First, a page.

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The Outlaw Josey Wales

1976  135 MN




The Outlaw Josey Wales on IMDb
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Clint Eastwood
  Director




After avenging his family's brutal murder, Wales is pursued by a pack of soldiers. He prefers to travel alone, but ragtag outcasts are drawn to him - and Wales can't bring himself to leave them unprotected.

 Release Date

June 30, 1976

 Runtime

2h15m (135 min)

 Budget

$ 3,700,000

 Revenue

$ 31,800,000


 Top Billed Cast

 Clint Eastwood
 Josey Wales
 Chief Dan George
 Lone Watie
 Sondra Locke
 Laura Lee
 Bill McKinney
 Terrill
 John Vernon
 Fletcher
 Paula Trueman
 Grandma Sarah


 Written by

Philip Kaufman Screenplay
Forrest Carter Novel
Sonia Chernus Screenplay

 Tagline

...an army of one.

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 Cast

Clint Eastwood
  Josey Wales
Chief Dan George
  Lone Watie
Sondra Locke
  Laura Lee
Bill McKinney
  Terrill
John Vernon
  Fletcher
Paula Trueman
  Grandma Sarah
Sam Bottoms
  Jamie
Geraldine Keams
  Little Moonlight
Woodrow Parfrey
  Carpetbagger
Joyce Jameson
  Rose
Sheb Wooley
  Travis Cobb
Royal Dano
  Ten Spot
Matt Clark
  Kelly
John Verros
  Chato
Will Sampson
  Ten Bears
Len Lesser
  Abe
Doug McGrath
  Lige
John Russell
  Bloody Bill Anderson
Charles Tyner
  Zukie Limmer
John Mitchum
  Al
Madeleine Taylor Holmes
  Grannie Hawkins
John Quade
  Comanchero Leader

 Crew


Clint Eastwood
  Director
Philip Kaufman
  Screenplay
Bruce Surtees
  Director of Photography
Ferris Webster
  Editor
Jerry Fielding
  Original Music Composer
Robert Daley
  Producer
Forrest Carter
  Novel
Sonia Chernus
  Screenplay
Tambi Larsen
  Production Design
Jack Kosslyn
  Casting
Bert Hallberg
  Sound


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John Chard

I guess we all died a little in that damned war.

The Outlaw Josey Wales is directed by Clint Eastwood, who also stars as Wales, and is adapted by Sonia Chernus & Phil Kaufman from the novel "The Rebel Outlaw: Josey Wales" written by Forrest Carter. Joining Eastwood in the cast are Chief Dan George, Sondra Locke, Bill McKinney, John Vernon & Paula Trueman. Music is by Jerry Fielding and Bruce Surtees photographs on location in Utah, Arizona & Wyoming.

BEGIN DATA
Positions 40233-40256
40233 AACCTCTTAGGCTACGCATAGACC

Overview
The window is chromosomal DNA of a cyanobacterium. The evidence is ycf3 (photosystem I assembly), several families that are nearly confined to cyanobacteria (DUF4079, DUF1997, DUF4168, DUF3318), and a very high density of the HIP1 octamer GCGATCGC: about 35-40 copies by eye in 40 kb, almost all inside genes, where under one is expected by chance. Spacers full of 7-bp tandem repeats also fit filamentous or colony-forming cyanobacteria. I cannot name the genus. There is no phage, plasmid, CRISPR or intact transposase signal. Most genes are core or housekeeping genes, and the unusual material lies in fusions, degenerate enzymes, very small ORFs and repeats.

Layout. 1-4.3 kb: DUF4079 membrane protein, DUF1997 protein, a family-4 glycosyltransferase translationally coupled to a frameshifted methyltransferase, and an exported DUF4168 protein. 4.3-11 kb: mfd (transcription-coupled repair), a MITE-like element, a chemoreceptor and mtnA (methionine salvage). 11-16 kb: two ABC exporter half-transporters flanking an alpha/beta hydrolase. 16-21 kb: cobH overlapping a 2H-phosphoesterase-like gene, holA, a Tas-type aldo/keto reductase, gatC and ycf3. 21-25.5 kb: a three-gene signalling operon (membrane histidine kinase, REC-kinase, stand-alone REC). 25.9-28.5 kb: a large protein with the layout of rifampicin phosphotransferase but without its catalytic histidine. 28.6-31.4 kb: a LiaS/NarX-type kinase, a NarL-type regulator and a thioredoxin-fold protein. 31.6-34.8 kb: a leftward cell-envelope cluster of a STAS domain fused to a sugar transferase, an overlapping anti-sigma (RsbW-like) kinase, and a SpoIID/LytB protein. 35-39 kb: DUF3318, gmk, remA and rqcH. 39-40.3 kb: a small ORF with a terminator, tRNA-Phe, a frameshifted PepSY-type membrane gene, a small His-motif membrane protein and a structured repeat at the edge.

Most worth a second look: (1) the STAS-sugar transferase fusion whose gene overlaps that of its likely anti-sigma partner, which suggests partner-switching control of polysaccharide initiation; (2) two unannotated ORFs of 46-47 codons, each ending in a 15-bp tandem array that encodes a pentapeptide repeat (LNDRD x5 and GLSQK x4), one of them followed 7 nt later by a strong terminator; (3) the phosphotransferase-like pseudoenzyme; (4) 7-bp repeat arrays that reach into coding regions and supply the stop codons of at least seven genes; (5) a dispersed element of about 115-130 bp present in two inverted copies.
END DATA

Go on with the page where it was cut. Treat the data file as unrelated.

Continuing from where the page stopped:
We are at the very end of the American Civil War and Josey Wales is a contented family man working on his Missouri farm. But his peaceful world is shattered when Union soldiers raid his home and murder his wife and child. Surviving the attack, Josey takes up arms with a group of Confederate guerrilla fighters who take the fight to the Redlegs. However, when the news comes that the war is over and the Confederates are required to surrender, Josey refuses to do so. A wise choice since his group are rounded up and slaughtered in cold blood. So Josey is forced to go on the lam as an outlaw, where hot on his trail are the Redleg group fronted by bloodthirsty Captain Terrill. On his way, as he contemplates survival and what life has in store for he and his aggressors, Josey acquires some interesting companions.

Acclaimed by the critics upon its release, The Outlaw Josey Wales is ageing like a fine wine. It's a film Eastwood himself is very proud of, citing it as one of the high points in his career. Yet the film got off to a difficult start. It was originally given to Kaufman to direct with Eastwood's Malpaso company producing, but the star and director fell out over Kaufman's directing style - and that a certain Sondra Locke was turning the heads of both men. As we now know, there was only one winner there.